The Falcon 9 second stage is the only expendable part of the Falcon 9. It contains a singular MVacD engine that produces 992 kN of thrust and an ISP of 348 seconds. The second stage is capable of doing several burns, allowing the Falcon 9 to put payloads in several different orbits.
For missions with many burns and/or long coasts between burns, the second stage is able to be equipped with a mission extension package. When the second stage has this package it has a grey strip, which helps keep the RP-1 warm, an increased number of composite-overwrapped pressure vessels (COPVs) for pressurization control, and additional TEA-TEB.
Falcon 9 Booster
The booster that supported the Starlink Group 4-2 mission is B1058, which had supported 13 previous flights. Hence, its designation for this mission was B1058-14; this changed to B1058-15 upon successful landing.
|B1052’s missions||Launch Date (UTC)||Turnaround Time (Days)|
|SpX-DM2||May 05, 2020 – 19:22||N/A|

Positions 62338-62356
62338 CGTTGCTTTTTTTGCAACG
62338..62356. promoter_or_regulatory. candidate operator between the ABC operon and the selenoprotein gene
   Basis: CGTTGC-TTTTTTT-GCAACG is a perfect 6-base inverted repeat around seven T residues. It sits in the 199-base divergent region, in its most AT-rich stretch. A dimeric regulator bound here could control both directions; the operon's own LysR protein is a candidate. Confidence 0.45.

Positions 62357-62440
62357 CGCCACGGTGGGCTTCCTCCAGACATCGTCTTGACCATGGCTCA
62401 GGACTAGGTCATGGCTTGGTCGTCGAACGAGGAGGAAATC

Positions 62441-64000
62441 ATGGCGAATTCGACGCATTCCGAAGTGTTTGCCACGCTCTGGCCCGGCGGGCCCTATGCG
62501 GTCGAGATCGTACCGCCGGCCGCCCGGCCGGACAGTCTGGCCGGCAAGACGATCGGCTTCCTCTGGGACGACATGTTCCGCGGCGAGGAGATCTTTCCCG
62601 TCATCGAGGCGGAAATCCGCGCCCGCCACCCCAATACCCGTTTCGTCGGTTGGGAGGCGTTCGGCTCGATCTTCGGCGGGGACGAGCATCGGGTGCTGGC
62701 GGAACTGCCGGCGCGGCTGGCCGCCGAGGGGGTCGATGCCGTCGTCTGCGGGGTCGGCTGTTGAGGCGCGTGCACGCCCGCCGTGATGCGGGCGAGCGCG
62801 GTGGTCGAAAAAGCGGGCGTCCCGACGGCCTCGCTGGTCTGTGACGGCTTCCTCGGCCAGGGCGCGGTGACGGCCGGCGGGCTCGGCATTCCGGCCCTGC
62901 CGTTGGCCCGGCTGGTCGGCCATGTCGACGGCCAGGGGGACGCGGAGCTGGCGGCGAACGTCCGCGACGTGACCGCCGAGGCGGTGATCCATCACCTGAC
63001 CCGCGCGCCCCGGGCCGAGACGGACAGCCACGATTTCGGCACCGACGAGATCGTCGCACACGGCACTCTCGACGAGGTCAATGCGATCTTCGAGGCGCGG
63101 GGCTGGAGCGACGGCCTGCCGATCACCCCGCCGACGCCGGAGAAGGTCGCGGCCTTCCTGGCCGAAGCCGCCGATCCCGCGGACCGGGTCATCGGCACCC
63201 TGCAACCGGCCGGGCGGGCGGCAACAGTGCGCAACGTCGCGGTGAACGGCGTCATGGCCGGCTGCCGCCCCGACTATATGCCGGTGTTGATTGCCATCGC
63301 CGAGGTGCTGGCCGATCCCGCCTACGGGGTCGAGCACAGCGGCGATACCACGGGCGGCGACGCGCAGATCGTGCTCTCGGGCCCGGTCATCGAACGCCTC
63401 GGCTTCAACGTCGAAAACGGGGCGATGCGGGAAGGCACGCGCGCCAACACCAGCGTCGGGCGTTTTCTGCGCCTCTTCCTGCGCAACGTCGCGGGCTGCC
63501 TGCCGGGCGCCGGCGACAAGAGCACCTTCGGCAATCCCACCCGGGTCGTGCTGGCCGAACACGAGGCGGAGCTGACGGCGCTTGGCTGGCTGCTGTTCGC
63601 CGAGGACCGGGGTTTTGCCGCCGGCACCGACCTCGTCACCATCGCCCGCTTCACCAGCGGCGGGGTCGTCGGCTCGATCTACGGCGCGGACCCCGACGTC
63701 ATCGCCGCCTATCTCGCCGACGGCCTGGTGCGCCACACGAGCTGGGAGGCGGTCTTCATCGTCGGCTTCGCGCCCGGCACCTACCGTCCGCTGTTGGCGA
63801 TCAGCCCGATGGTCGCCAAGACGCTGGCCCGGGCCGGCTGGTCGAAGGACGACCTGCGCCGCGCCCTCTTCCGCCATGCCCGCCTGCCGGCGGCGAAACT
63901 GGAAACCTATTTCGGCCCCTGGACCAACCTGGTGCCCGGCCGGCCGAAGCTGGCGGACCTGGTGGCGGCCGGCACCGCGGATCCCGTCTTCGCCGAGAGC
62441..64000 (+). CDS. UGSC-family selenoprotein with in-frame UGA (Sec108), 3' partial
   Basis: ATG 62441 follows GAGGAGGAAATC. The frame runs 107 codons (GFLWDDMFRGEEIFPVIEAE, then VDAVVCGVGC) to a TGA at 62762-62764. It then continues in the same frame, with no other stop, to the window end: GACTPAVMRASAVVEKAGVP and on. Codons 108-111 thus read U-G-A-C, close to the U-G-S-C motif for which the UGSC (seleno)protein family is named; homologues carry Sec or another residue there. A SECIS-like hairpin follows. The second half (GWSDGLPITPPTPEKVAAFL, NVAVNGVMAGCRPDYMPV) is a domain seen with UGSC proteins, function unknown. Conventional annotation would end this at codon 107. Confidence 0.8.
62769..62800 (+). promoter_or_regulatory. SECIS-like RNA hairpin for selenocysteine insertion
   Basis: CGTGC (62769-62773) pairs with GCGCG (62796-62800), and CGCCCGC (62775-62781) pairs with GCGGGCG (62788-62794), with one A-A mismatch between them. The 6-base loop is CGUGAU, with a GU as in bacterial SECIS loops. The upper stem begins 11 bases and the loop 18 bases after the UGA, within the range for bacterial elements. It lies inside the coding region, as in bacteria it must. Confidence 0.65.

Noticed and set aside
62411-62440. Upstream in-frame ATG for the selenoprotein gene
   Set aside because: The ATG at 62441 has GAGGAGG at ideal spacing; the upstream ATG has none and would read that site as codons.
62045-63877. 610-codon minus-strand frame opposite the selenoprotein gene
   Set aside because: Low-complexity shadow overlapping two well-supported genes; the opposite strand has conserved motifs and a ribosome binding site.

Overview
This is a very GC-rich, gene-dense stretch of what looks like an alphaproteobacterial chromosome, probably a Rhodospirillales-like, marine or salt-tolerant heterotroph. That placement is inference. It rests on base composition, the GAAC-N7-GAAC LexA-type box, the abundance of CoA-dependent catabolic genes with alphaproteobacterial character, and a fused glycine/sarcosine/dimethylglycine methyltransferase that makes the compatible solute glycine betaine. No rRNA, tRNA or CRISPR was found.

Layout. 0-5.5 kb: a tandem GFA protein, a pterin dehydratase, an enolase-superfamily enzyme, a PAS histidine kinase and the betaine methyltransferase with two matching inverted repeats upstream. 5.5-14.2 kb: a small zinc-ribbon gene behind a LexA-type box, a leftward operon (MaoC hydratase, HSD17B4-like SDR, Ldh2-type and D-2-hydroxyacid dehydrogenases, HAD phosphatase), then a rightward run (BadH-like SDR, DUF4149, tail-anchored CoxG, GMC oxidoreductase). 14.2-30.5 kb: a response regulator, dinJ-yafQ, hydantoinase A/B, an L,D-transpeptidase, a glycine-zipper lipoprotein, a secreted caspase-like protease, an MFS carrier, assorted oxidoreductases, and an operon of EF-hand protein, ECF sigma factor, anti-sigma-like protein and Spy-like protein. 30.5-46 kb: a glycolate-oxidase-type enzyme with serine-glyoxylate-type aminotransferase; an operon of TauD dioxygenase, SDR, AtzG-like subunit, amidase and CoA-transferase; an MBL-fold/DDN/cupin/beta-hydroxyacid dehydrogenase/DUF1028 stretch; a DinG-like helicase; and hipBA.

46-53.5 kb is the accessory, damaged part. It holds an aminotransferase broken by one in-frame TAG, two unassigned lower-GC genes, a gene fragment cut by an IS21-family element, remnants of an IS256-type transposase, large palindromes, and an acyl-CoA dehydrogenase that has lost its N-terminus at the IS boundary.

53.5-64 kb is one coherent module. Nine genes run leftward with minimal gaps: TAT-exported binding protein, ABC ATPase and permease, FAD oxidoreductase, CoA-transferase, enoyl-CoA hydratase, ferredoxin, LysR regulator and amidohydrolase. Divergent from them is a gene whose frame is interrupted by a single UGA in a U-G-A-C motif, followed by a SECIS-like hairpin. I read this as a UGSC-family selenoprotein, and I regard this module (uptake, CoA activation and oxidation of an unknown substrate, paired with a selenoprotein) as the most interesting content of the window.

|ANASIS-II||July 07, 2020 – 21:30||51.09|
|Starlink L12||October 06, 2020 – 11:29||77.58|
|CRS-21||December 06, 2020 – 16:17||61.20|
|Transporter-1||January 24, 2021 – 15:00||48.95|
|Starlink L20||March 11, 2021 – 08:13||45.72|
|Starlink L23||April 07, 2021 – 16:34||27.35|
|Starlink L26||May 15, 2021 – 22:56||38.27|
|Starlink Group 4-1||November 13, 2021 – 12:19||181.56|
|Transporter-3||January 13, 2022 – 15:25||61.13|
|Starlink Group 4-8||February 21, 2022 – 14:44||38.97|
|Starlink Group 4-17||May 06, 2022 – 09:42||73.79|
|Starlink Group 4-21||July 07, 2022 – 13:11||62.15|
|Starlink Group 4-2 & BlueWalker 3||September 11, 2022 – 01:20||65.51|
Following stage separation, the Falcon 9 conducted two burns. These burns softly touched down the booster on SpaceX’s autonomous spaceport drone ship A Shortfall of Gravitas.
Falcon 9 Fairings
The Falcon 9’s fairing consists of two dissimilar reusable halves. The first half (the half that faces away from the transport erector) is called the active half, and houses the pneumatics for the separation system. The other fairing half is called the passive half. As the name implies, this half plays a purely passive role in the fairing separation process, as it relies on the pneumatics from the active half.